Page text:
Working in the Heat and your Rights

Bulletin previously released by National:

Parts of the country are affected by extended heat waves in the summer. Find out about the dangers caused by heatwaves. Take the necessary precautions and encourage your brothers and sisters to do the same.


Take Precautions

Slow down. Your body will not perform at its best in high temperatures. Take all the breaks provided for in the collective agreement, if possible away from the heat. Pushing straight through is not the answer.

Drink plenty of water to avoid dehydration. Stay away from coffee and energy drinks, as they have a tendency to dehydrate the body.

Use sunscreen.  Carry it with you and re-apply every 20-30 minutes. Sunburn restricts the body’s cooling system.

Wear a hat, and loose, lightweight clothing.

Maintain salt levels in your body. If you are on a salt-free diet, check with your doctor. Avoid high-protein foods, such as meat and legumes, as they can increase your body’s water loss and heat production.


Prolongued Exposure to Heat May Cause the Following Symptoms:

Heat cramps

Usual symptoms: musclespasms, heavy sweating, extreme thirst, nausea, cold and clammy skin.

  • Treatment: Move victim to cool, shaded area to rest, and apply firm pressure to cramping muscles. If cramps persist, give victim two glasses of salty water every 10 to 15 minutes. (Mix 5 mg of salt to 1 litre of water).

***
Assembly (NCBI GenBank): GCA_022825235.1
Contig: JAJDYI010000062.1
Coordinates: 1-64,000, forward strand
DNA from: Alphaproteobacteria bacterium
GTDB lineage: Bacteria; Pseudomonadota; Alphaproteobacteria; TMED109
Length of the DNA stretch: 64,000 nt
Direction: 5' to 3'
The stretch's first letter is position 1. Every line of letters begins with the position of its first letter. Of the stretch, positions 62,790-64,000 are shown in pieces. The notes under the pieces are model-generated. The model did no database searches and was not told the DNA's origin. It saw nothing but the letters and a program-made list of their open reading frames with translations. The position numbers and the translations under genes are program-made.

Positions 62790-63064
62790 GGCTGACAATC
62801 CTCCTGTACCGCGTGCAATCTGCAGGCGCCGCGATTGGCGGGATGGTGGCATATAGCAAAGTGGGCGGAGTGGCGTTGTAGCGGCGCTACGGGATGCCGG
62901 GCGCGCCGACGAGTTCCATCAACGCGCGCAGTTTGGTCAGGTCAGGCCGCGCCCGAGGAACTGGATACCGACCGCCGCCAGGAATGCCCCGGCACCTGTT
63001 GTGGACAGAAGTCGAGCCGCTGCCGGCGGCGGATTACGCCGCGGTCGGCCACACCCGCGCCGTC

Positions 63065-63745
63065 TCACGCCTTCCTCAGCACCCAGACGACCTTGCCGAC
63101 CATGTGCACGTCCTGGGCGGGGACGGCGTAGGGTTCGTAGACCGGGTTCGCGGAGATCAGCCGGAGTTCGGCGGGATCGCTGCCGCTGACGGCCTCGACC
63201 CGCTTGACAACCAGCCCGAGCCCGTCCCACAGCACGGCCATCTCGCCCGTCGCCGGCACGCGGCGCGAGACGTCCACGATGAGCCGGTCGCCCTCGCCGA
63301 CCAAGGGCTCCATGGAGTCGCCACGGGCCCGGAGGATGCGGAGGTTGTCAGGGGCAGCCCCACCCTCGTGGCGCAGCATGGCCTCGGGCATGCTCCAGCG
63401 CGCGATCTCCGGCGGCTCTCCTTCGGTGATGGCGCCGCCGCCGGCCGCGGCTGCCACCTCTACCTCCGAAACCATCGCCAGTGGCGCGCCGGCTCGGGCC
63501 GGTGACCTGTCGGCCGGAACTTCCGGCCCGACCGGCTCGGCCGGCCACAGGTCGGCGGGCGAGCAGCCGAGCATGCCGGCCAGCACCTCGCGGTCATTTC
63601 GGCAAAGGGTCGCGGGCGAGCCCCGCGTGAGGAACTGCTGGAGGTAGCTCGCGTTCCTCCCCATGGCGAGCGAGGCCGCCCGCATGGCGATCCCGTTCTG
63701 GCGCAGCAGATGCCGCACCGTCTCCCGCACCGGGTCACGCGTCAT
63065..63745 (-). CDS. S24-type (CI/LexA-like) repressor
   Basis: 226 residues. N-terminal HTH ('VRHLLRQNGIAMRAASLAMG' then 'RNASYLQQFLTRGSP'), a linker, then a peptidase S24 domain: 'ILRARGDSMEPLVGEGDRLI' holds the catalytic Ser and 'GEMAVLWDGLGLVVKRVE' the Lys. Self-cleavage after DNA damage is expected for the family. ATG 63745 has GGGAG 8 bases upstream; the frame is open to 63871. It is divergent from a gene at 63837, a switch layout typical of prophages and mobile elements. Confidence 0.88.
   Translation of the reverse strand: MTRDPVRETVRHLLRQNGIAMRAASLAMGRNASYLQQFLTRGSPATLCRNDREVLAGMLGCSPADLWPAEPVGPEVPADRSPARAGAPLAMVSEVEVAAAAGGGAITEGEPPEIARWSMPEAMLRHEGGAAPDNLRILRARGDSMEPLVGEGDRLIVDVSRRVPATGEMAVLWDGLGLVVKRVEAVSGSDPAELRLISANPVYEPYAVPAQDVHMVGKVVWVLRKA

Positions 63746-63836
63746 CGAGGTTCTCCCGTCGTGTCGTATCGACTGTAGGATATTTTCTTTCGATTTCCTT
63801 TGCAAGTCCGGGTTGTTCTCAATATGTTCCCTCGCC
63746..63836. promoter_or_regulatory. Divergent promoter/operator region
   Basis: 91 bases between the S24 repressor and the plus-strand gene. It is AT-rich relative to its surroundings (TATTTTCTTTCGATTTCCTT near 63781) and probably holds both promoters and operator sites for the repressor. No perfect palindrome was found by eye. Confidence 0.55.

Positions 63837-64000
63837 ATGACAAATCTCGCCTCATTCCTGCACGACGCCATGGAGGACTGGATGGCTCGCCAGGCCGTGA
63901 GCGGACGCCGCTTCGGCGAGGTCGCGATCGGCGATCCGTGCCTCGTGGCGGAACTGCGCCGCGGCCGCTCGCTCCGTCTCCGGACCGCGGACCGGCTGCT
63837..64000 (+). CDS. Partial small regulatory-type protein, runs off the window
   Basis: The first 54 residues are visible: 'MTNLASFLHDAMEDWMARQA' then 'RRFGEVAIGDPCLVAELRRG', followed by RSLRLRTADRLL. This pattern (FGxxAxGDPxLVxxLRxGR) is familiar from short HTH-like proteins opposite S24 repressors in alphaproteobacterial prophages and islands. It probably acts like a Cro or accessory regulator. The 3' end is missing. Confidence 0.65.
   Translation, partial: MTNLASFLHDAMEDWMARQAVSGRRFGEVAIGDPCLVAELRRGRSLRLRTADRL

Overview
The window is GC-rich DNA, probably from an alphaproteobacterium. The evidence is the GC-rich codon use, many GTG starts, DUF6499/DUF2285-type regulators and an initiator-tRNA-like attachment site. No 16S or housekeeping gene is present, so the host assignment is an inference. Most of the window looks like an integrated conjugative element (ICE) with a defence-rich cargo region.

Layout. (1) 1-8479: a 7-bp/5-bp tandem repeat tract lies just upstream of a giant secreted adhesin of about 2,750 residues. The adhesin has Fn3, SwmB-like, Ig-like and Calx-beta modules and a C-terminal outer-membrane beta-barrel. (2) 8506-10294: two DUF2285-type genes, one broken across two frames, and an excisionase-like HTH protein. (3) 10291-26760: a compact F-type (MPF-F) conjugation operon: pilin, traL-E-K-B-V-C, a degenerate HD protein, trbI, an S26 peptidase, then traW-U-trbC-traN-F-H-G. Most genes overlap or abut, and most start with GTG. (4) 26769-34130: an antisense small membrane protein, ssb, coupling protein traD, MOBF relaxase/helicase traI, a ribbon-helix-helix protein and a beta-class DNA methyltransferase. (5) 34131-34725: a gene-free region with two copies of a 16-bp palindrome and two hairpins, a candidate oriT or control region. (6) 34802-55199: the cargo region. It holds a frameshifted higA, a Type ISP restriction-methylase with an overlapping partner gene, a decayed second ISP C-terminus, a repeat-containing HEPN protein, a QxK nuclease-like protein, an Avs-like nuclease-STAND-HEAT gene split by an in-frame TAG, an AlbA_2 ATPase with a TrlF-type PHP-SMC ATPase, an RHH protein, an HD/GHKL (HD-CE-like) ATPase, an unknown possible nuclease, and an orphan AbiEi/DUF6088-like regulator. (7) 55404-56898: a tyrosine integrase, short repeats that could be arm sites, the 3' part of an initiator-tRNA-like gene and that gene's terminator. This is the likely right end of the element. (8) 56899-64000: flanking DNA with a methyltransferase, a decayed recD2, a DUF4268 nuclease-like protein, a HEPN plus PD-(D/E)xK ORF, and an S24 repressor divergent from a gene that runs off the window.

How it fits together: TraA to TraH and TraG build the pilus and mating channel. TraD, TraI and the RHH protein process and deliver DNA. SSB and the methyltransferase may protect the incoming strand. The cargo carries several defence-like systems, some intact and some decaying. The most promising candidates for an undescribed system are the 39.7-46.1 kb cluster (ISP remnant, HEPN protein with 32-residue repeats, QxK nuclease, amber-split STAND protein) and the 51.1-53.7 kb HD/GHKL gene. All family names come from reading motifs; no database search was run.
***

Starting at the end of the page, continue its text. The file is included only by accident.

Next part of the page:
Heat exhaustion

Usual symptoms: sweating, weakness, cold and clammy skin, low blood pressure, disorientation, vomiting.

  • Treatment: Move victim to cool area to rest; give salty water and cover person if shivering. Seek medical help immediately.

Heat stroke

Usual symptoms: weakness, headache, hot and dry skin, dilated pupils, offensive body odour, sharply rising body temperature, pulse pounding and full, elevated blood pressure, delirium or coma.

  • Treatment: Have victim taken to hospital immediately. While waiting for medical assistance, move victim to cool, shaded area and sponge body with cool water, letting water evaporate to reduce body temperature.


Take Care and Report Incidents

There are no federal regulations on exposure to heat. If you attempt your work and find it to be unsafe, you can exercise your right to refuse unsafe work. How? Inform your supervisor and your shop steward that you wish to exercise your right of refusal, pursuant to clause 33.13 of the collective agreement for members of the urban unit. RSMCs and members of private sector units can exercise their right of refusal according to the appropriate measures included in Part II of the Canada Labour Code.

Report every incident or discomfort due to exposure to heat. An investigation must be conducted by the supervisor in the presence of a union representative.


In solidarity,

Marc Roussel
National Union Representative – Health and Safety